Drew Allar's 6.9 yards per attempt ranks 83rd nationally among 113 qualified passers. His 6.3 air yards per attempt ranks 108th.

Why is Penn State being so cautious? There are a few possible reasons. One is that it protects the football, and with a defense as good as Penn State's, the Nittany Lions don't need to be overly aggressive in the passing attack to win. Allar hasn't thrown an interception this year and his Whoopsy Daisy Rate (fumbles and interceptions divided by snaps) of 0.26% is the best in the nation. It's also possible Penn State doesn't trust that they have the playmakers at receiver capable of pushing the ball vertically effectively enough to try it.

There's another possibility worth considering, however: Perhaps Penn State hasn't felt the need to do so. The Nittany Lions haven't played an offense worth being scared of this season. Their five FBS wins have come against West Virginia, Illinois, Iowa, Northwestern and UMass. If you had to bet your life on one of those teams scoring 30 points in a game, who are you taking?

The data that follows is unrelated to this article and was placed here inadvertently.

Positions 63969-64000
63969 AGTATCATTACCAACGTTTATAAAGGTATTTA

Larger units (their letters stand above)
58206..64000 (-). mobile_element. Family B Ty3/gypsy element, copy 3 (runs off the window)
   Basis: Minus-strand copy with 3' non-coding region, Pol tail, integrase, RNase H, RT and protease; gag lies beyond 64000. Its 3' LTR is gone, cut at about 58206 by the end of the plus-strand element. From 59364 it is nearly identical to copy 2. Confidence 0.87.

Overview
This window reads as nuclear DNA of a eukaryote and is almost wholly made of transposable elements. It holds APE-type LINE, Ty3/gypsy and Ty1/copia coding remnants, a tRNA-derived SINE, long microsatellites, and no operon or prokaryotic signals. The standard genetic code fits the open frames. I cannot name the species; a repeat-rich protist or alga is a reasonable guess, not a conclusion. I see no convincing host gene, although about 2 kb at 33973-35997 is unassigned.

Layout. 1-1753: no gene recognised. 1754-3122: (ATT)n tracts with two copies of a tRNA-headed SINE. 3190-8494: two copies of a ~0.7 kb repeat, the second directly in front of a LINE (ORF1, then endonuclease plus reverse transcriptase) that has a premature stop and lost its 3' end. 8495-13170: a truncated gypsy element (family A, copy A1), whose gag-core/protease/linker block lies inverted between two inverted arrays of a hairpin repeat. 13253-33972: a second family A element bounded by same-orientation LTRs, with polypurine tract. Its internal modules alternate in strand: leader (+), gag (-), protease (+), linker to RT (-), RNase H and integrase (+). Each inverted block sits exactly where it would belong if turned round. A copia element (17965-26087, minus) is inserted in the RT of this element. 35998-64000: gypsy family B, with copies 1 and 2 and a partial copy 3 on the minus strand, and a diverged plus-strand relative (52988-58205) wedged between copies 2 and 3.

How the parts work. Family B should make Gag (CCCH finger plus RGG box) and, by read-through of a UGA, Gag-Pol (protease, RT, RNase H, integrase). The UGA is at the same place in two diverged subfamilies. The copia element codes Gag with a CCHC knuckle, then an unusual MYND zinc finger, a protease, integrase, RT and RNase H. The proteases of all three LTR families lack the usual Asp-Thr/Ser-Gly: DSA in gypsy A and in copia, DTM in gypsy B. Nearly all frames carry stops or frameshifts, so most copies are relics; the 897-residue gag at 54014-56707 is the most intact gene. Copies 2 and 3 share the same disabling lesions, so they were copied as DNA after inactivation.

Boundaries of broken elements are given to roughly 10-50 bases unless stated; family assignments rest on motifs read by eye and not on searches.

That changes this week with a trip to No. 3 Ohio State, and there were signs that Penn State may be ramping things up during their 63-0 win over UMass on Saturday. Yes, it's UMass, but I don't think it's a coincidence that Allar averaged 9.5 air yards per attempt in the game after never averaging more than 7.4 in any game beforehand. And the game he averaged 7.4 was Penn State's previous matchup against Northwestern. Allar attempted 10 passes of at least 15 air yards in those two games after totaling 13 such attempts in Penn State's first four games.

Penn State can't rely on its defense being great to beat Ohio State, and maybe this is the week it takes the training wheels off Allar, which could work to the Nittany Lions' benefit. Allar may not throw deep often, but he's been effective when he does. While not at elite levels, his completion rate, passing efficiency and touchdown rates are above the national average on throws of at least 10 air yards.